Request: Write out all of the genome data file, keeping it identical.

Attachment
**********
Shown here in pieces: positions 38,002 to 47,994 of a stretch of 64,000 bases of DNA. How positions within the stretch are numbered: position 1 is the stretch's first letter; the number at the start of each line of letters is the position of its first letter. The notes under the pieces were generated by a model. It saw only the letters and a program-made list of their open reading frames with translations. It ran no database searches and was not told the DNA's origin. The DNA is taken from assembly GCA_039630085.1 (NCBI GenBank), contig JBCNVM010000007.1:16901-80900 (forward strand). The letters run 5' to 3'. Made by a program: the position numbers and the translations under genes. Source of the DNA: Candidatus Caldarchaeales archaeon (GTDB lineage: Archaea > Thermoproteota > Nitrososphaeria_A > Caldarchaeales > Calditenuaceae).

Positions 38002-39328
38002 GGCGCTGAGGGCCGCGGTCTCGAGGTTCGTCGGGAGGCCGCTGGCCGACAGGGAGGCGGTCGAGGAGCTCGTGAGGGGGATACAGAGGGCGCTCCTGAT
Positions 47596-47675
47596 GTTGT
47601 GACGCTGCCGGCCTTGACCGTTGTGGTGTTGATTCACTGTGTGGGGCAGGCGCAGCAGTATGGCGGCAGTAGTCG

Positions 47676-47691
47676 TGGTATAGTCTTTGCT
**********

Shown here in pieces: positions 38,002 to 47,994 of a stretch of 64,000 bases of DNA. How positions within the stretch are numbered: position 1 is the stretch's first letter; the number at the start of each line of letters is the position of its first letter. The notes under the pieces were generated by a model. It saw only the letters and a program-made list of their open reading frames with translations. It ran no database searches and was not told the DNA's origin. The DNA is taken from assembly GCA_039630085.1 (NCBI GenBank), contig JBCNVM010000007.1:16901-80900 (forward strand). The letters run 5' to 3'. Made by a program: the position numbers and the translations under genes. Source of the DNA: Candidatus Caldarchaeales archaeon (GTDB lineage: Archaea > Thermoproteota > Nitrososphaeria_A > Caldarchaeales > Calditenuaceae).

Positions 38002-39328
38002 GGCGCTGAGGGCCGCGGTCTCGAGGTTCGTCGGGAGGCCGCTGGCCGACAGGGAGGCGGTCGAGGAGCTCGTGAGGGGGATACAGAGGGCGCTCCTGAT
Positions 47596-47675
47596 GTTGT
47601 GACGCTGCCGGCCTTGACCGTTGTGGTGTTGATTCACTGTGTGGGGCAGGCGCAGCAGTATGGCGGCAGTAGTCG

Positions 47676-47691
47676 TGGTATAGTCTTTGCT